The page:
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Day surgery increasing – recovery depends on patients understanding information

Karuna Dahlberg, Ulrica Nilsson, Maria Jaensson, Maria Hälleberg Nyman.

Karuna Dahlberg, Ulrica Nilsson, Maria Jaensson, Maria Hälleberg Nyman.

Many patients do not understand the information given to them by the hospital and as a result recover more poorly after surgery, as shown in a new Örebro study published in the scientific journal JAMA Surgery.

“Some patients find it difficult to understand and apply information and advice given to them regarding their health, an ability also referred to as health literacy,” says Ulrica Nilsson, Professor at Örebro University. 

“If you have undergone surgery, it may be a question of not understanding how to take your medication, or what the surgical wound is supposed to look like. This may in turn lead to patients having to seek further medical attention for complications.”

An increasing number of procedures are now performed as day surgery, which means that patients get to leave hospital the same day. This requires that patients follow the instructions given to them at the hospital. The connection between patients understanding the health information received and their recovery after surgery has until now, despite it affecting the outcome of surgery, been overlooked in research. 

Found it difficult to understand

The Örebro researchers have followed 704 patients undergoing day surgery in Sweden between October 2015 and July 2016. The patients knew Swedish and were aged between 18 and 82.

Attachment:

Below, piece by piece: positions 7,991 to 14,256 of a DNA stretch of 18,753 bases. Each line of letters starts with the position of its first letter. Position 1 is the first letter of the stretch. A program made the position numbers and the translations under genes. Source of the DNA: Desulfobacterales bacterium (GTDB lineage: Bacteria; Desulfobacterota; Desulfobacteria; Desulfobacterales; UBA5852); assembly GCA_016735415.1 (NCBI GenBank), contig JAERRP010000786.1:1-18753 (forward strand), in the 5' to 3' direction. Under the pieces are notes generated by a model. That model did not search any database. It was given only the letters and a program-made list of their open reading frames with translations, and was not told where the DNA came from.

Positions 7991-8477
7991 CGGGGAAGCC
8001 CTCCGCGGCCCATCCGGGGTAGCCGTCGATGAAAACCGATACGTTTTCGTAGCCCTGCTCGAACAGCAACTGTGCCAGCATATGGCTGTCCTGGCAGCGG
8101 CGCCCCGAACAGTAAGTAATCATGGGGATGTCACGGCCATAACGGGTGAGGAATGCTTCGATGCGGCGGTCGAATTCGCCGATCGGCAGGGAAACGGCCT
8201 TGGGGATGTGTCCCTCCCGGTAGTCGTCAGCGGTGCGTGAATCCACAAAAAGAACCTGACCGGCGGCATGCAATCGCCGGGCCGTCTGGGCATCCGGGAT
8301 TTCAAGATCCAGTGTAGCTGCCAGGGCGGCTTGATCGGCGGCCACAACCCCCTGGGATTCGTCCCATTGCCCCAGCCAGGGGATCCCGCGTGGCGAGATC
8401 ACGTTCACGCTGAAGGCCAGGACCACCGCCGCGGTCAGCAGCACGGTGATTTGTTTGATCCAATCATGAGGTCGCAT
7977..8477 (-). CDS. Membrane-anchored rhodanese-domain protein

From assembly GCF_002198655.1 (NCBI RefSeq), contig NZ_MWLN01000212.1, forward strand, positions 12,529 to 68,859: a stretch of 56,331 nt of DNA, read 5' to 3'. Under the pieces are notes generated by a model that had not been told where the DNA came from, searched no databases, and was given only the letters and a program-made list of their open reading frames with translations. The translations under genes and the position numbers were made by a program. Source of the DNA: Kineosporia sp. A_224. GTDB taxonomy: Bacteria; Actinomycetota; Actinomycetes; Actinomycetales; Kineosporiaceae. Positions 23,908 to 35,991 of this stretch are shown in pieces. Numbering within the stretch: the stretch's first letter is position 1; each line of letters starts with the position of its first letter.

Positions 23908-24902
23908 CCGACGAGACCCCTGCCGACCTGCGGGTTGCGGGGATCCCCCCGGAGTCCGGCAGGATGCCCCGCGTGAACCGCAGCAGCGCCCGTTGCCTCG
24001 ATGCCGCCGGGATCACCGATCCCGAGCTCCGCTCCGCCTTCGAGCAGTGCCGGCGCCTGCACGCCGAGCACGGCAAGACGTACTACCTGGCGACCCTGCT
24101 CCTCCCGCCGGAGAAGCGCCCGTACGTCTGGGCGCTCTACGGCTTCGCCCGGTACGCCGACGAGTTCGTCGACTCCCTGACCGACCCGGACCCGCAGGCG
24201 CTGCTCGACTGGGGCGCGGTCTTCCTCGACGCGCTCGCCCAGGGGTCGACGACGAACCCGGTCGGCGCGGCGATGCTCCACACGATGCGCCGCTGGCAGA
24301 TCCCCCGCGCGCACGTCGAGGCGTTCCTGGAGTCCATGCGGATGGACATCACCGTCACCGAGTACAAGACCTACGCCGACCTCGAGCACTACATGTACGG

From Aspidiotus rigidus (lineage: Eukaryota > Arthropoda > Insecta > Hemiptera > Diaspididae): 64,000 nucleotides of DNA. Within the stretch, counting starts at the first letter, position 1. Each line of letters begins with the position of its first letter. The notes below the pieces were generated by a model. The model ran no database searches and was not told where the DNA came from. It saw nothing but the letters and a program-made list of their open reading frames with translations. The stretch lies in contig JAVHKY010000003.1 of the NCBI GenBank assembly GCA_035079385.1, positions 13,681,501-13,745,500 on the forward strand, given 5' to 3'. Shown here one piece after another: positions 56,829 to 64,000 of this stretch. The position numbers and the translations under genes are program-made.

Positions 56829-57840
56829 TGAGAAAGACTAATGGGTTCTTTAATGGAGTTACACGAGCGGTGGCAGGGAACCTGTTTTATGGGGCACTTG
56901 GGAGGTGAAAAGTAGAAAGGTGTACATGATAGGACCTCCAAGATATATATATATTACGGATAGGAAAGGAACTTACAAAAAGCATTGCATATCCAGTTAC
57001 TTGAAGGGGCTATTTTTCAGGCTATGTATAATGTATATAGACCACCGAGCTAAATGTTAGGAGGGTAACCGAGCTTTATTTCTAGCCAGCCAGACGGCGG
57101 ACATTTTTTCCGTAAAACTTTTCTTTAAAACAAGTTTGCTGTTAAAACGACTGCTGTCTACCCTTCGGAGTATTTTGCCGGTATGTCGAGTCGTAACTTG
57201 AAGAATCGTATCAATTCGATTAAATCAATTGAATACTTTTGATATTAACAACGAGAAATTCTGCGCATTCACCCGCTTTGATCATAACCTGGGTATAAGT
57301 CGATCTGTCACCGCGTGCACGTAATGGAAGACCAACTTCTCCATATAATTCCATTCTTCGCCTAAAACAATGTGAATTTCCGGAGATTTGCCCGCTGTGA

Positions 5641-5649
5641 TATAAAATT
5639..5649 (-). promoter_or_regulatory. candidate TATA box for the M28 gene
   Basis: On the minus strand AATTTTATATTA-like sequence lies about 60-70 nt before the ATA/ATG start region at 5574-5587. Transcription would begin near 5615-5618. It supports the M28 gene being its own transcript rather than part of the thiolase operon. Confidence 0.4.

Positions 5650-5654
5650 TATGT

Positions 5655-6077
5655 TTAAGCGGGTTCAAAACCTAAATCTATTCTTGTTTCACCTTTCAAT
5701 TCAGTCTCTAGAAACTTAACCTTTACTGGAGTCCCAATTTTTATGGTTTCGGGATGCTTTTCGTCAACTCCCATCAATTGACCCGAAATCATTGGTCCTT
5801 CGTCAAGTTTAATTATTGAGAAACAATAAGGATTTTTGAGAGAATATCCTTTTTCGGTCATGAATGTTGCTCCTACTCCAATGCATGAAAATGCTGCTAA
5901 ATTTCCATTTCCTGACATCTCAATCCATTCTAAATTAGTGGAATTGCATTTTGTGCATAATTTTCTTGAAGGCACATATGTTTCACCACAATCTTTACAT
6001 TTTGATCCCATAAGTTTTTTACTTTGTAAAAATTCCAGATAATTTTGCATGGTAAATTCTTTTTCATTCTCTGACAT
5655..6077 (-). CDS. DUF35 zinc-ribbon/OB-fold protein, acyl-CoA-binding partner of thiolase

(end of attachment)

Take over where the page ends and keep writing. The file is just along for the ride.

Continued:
61 per cent of the participants answered that they understood the information about health, disease and medical care they were given. 32 per cent answered that they found it difficult to understand. 7.4 per cent found it very difficult to understand.

“Around 1.5 million day surgery procedures are performed on adults in Sweden every year. That means that there are many, between 100,000 and 500,000 per year, that we send home after surgery who find it difficult or even very difficult to understand the information from the hospital,” says Ulrica Nilsson.  

Healthcare is not equal

“We need to identify the patients who do not understand. That way we will be able to adapt the information and provide them with extra support.”

The researchers are planning to take this further and include patients whose mother tongue is not Swedish and examine whether the information also needs to take into account culture-specific needs. 

“Today, healthcare is not equal. People who are used to searching for information and have no problem grasping it are healthier and recover better after surgery. Helping all patients to get it right from the start is also the best thing to do from a socio-economic perspective. 

Text: Linda Harradine
Translation: Charlotta Hambre-Knight
Photo: Maria Elisson